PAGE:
... yeah, a callback to the horrific Isles jerseys of a few years ago, I couldn't help it, but look:
A hockey player dressed in the infamous Islanders Captain Highliner third jersey
Doesn't it look a bit like the ol' fisherman has a bit of a mullet? With the hat and all? Maybe the hat is hiding it. Just a little? Ah well. Ziggy's got a bit of the mou-let going on there too.
What I started this post to say though, was there's a lot of this sort of thing going on in the internet's tubez: "we traded our [identity|face of the team|heart and soul], Lowe's an idiot for not giving Smyth what he wanted, this was just money!"
My post from yesterday notwithstanding, and with the qualification that I agree that Ryan Smyth was the face of the franchise, I do not believe that the mere act of trading Smyth at this stage of his career was an the act of an idiot. As Lowetide said, this isn't a terrible return (unless you're convinced that O'Marra and Nillson are both busts and have drunk the Kool Aid that the Oilers are the worst-drafting team in history) - it's certainly at least on a par with what Lowe got for Chris Freaking Pronger, the perennial Norris candidate and former Hart winner. Looking at that and what other top-line players went for, it's about right - so the deal cannot be criticized on those grounds alone. As others have said, any return at all for a pending UFA is pretty good (we all remember what happened with Luke Richardson and Curtis Joseph).
Was it just money? Lowe says not, Meehan says not, and Smyth isn't talking. Maybe they're all covering their butts, maybe not. I really seriously doubt that Lowe would let a guy hang for a mere matter of a few hundred thousand, like many are thinking. (5.2 vs 5.5mm are the figures I hear the most.) The man who signs Fernando Pisani to 4 years at 2.5mm per is not the man who quibbles with his top left winger, assistant captain, and 12 year veteran over a mere \$300,000. So if they're lying and it *was* just money, I'd be inclined to think it wasn't \$300,000, it was at least double that. So I'm arbitrarily tossing this one out for the purposes of this argument.
Did Smyth take a dump in Lowe's breakfast cereal? Lowetide thinks, in comments, that maybe Smyth got the cold shoulder that Lowe patented on Mike Comrie. It's possible that there was something backstage, and Smyth's comments about not taking a hometown discount may have been indicative of something bigger, but none of the players in this game are really acting like that was the case, unless they're just closing ranks to save everybody face. I'm not convinced that this happened.
So, what then? Did Lowe just not really want Smyth back at any price? Were the salary negotiations just a sideshow? I don't think so. What do I think then? A little from column a, a little from column b, perhaps. Let's say a difference of 500k plus, or perhaps a year or two worth of contract, combined with a knowledge (if not an admittance) that the playoffs are just beyond the grasp of this year's team means a trade before he's lost for nothing. A hockey decision that's also a business decision.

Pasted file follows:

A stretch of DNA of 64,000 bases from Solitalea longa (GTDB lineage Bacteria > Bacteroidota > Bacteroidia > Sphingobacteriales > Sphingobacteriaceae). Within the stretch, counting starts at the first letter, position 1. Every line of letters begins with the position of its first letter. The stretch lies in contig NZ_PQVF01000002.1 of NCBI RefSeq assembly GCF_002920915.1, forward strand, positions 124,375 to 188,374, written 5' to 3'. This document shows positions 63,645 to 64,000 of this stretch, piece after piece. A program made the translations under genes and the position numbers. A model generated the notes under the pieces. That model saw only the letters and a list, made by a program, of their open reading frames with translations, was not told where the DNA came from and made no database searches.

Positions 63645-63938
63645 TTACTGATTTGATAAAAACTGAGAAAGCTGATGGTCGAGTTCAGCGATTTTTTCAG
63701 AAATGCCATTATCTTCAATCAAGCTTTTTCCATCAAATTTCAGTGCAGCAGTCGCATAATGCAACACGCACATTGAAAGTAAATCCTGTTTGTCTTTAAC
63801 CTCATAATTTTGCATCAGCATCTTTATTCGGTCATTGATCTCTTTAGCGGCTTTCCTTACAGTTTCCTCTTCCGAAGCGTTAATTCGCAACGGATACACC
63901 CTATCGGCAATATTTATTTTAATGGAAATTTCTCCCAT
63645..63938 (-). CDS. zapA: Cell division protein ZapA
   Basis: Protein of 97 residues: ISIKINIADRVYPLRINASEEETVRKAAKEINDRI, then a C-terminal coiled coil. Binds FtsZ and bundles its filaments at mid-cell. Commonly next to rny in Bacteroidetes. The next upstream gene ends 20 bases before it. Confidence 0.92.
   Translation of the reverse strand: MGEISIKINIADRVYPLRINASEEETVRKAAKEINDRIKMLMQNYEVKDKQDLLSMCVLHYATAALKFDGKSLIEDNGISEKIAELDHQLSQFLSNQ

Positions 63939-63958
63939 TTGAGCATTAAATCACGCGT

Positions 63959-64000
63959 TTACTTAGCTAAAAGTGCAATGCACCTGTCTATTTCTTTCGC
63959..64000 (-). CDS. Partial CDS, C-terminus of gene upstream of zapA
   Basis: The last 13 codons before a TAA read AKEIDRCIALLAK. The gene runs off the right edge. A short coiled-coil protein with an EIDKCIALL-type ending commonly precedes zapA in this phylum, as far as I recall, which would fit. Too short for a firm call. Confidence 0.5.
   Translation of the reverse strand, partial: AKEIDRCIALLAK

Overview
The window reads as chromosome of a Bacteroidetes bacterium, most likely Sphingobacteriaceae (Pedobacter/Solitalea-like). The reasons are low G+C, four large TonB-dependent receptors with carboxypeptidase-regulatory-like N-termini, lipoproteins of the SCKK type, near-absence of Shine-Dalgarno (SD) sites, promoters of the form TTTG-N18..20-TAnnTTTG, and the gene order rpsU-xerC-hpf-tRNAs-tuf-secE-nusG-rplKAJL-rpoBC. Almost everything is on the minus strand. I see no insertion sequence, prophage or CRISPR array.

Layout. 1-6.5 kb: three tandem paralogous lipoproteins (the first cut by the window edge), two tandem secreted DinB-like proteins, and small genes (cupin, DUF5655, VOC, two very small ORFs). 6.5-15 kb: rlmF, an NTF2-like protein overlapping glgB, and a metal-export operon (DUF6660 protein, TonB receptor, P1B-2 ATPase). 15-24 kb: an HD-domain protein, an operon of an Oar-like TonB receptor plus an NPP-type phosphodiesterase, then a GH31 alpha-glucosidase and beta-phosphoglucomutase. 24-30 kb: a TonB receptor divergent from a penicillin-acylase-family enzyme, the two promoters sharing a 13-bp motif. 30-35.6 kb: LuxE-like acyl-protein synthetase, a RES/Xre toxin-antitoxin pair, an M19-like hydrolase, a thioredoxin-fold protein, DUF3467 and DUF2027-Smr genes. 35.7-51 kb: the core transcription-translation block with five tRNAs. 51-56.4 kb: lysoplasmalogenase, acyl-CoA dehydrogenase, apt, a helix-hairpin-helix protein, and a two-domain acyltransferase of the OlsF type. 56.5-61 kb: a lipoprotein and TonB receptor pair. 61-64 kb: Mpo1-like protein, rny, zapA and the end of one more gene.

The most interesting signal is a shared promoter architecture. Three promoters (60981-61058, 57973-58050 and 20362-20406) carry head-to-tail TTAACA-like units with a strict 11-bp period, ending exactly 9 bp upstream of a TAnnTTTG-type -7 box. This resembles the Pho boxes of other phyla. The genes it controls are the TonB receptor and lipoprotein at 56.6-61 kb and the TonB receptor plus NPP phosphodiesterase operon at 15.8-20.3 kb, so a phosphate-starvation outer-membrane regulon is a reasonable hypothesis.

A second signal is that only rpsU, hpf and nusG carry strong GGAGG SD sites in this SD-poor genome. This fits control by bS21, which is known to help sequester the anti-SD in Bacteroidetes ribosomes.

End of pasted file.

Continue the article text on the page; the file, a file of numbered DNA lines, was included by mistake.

That returns me to my original point: the cry that Smyth needed to be signed at any price under Pronger-dollars. My heart wants to agree - witness yesterday's post - but my head says an emphatic no. Did Lowe take the optics into situation? Clearly he was aware of what Smyth meant to the city and the team - his comments earlier in the year about knowing he'd be in trouble if he ever traded the player, his withdrawl from the honouring last night of Mark Messier (despite how much that had to have hurt him personally) point to this.
This was, however, a man who played with all the greats, all the Boys on the Bus, and left near the end - he saw them all go. He knows that trading great players, and being a great player who is traded, is not the end of the world. Faces of the franchise in Lowe's Oiler player days were Lee Fogolin, Wayne Gretzky, Mark Messier, and Lowe himself. All were traded, and the team had success after each successive trade anyway. Lowe knows eventually the team would have to move on from Smyth, and felt that trading Smyth now was the right move now.
Whatever the reason, Kevin Lowe had a plan. He did not make this trade in a panic. It was coldly calculated, and while I believe Lowe when he said it was one of the most difficult telephone calls he had to make, I also believe that the decision, once taken, was final. There was a plan here; it may not have been the plan with which he started the year, but it *was* planned. Money may have been a factor, but it was not "just" the money. He traded the face of the franchise, but teams do that all the time. It would have been nice if Smyth had been an Oiler for life, just as Yzerman was a Wing for life and Sakic's likely to be a Nordique for life, but that just doesn't happen. Forsberg went to UFA, Kariya did too, Al MacInnis and Theo Fleury left the Flames, Trevor Linden was traded - it's no shame for a great player to finish his career with a team different than the one that drafted him.
Painful? Yes. Necessary? Debatable. Related to money? Almost certainly (but it wasn't just a few hundred k). Punishment? Sorry LT, you're a really smart hockey mind, but I don't see it that way. Likely that we'll ever find out the real story anyway? No freaking way.
(Image credit: shamelessly stolen from ESPN.)